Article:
Wednesday, January 18, 2012

Last Week in Motta

Feet and Sticks of People standing around wtching Myrte buy some eggs

I had hoped my last week in Motta would be quiet. I needed some time to get things properly organized for Zoe’s arrival and for our tour, for Dr Ruth who was coming to take over from me and fill in a small gap before the next long term volunteer arrived in five days, for all the farewlls and goodbyes, even to have some quiet moments for reflection, to enjoy that peaceful evening rural scene over the fence from the flat one more time – but it was not to be. There was a flood of births, so the place was busy, and then a woman requested a hysterectomy rather than a 3 month trial of medication which I also offered her and hoped she would take – so I had to do that on Tuesday morning – we had another woman collapse with an ectopic pregnancy, I did a really difficult forceps delivery and fractured the babies skull – I thought I must have killed it but the next day it was behaving perfectly normal and the asymmetry of its head had almost disappeared – and then a woman arrived with a dead baby and a ruptured uterus. This turned out to be the most difficult case I have ever managed, because the rupture occurred under the bladder and the babies head tore its way up through the bladder and out the top, creating such  a mess that when I first opened her abdomen, the local Doctor assisting me said it was the worst case he had ever seen,  she couldn’t possibly survive “she is terminal “ he said and he urged me to  just close her back up. “The main thing” he said “ is that she doesn’t die in theatre. You have done your best”  I seriously considered taking his advice because initially, looking into her pelvis and at the bleeding and at the damage I thought to myself “This is impossible for me, Ive got no idea even where to start”  but then again, she was a mother of six living children…..
This looks much less chaotic than it actually is
Eventually I realised both ureters – the tubes that connect the kidney on each side to the bladder – had been torn off the bladder and her only hope was for them to be found and reattached to the miserable remnant of her bladder that I  identified deep in the pelvis. I had seen pictures in text books of this sort of procedure but had never tried to do it before – indeed I had never even seen someone else do it – but I was her only hope. “What we need are ureteric  stents” I said aloud, knowing we didn’t have any in Motta – these are specially designed fine tubes that can be inserted into each ureter to support it once resewn into the bladder – I may as well have been asking for  moon dust. However Myrte, who loved to be involved in everything interesting going on, and had been watching all that was happening, offered to ring her Dutch Oand G colleague Dr Hans who was working In Bahr Dar to see what he could suggest..” If you have any infant feeding tubes you could try those ” he suggested – and yes we did have some and Myrte knew exactly where they were. We were so lucky she had decided to stay and watch. I found the ragged ends of the ureters, trimmed them up and inserted the infant feeding tubes, then refashioned a bladder out of what was left of it and reattached the ureters! All that remained was to complete a hysterectomy, but it had taken over three hours, and she had lost a lot of blood. On the plus side she was still alive and urine was appearing in her catheter bag, but no compatible donor could be found amongst her eight relatives and then to make matters even worse for her I was informed that the Pharmacy had run out of a vital antibiotic I wanted her to have. This kind of thing send me ballistic – its too ridiculous for words for a hospital pharmacy to run out of vital medications – they blamed the Supplier but later I learned that the Hospital in Bahar Dar had stacks of the stuff – it was sheer incompetence and is the sort of thing that infuriates me more than just about anything – the fact that some petty idle unaccountable office worker can lazily subvert all our desperate attempts to keep this poor woman alive.. She – her name was Tiru - would need to be unbelievably lucky to survive, but I knew I had done all I could, and was glad we hadn’t just given up on her.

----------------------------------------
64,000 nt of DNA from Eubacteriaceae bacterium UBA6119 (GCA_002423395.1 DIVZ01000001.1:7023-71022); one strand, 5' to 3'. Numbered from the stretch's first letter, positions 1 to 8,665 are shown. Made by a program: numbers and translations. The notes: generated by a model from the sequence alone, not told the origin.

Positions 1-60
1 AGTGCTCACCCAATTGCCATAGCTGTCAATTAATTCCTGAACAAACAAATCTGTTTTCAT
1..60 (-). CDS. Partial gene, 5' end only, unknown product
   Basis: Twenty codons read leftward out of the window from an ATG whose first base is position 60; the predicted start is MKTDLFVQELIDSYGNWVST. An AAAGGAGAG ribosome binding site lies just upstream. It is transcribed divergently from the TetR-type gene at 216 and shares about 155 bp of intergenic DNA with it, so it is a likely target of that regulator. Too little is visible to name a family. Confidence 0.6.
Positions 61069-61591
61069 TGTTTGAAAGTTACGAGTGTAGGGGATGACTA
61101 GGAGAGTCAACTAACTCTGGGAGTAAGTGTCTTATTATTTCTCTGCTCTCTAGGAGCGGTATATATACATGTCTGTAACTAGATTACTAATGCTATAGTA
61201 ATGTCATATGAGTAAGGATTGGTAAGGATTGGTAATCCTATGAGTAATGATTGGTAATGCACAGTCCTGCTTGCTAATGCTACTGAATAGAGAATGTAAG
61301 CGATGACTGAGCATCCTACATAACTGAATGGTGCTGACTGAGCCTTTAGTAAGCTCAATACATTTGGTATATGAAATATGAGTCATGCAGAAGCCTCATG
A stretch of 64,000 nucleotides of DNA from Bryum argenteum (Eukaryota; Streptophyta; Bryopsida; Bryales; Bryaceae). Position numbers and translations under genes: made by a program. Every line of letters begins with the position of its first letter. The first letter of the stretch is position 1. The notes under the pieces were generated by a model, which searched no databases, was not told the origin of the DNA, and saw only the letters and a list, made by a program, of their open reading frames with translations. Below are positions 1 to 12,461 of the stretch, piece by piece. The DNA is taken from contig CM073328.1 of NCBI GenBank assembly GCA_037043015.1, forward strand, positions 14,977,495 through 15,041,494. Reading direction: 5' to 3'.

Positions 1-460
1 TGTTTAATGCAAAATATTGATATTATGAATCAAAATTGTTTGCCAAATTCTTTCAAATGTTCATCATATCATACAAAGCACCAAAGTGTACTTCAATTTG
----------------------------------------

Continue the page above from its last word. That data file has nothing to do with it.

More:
So when I left Motta two days later I was almost overwhelmed with a sense of frustration and failure and disappointment, that right to the very end all my struggling and fighting and energy had been useless against the inertia of the bureaucracy and a system that seemed moribund, and utterly incapable of change. In the midst of all that Zoe arrived, looking wonderful, and Myrte left, but I was exhausted I had been so busy I couldn’t get to the Bank to pay for our holiday, when Dr Ruth and her husband arrived I hadn’t had a chance to properly clean out the flat for them, the ward was full of difficult patients, and the woman with the ruptured uterus was not expected to live. I was walking away from a mess.

We said our goodbyes and climbed aboard the minivan and without much fuss left for Bahar Dar. My head was still spinning, it seemed imposible it was all over but I was too tired to think about much more than a long hot shower - the first in 14 weeks - and a lovely deep sleep in the Ethio Star Hotel in Bahar Dar, $28 dollars a night for a twin room with free WiFi and Breakfast.

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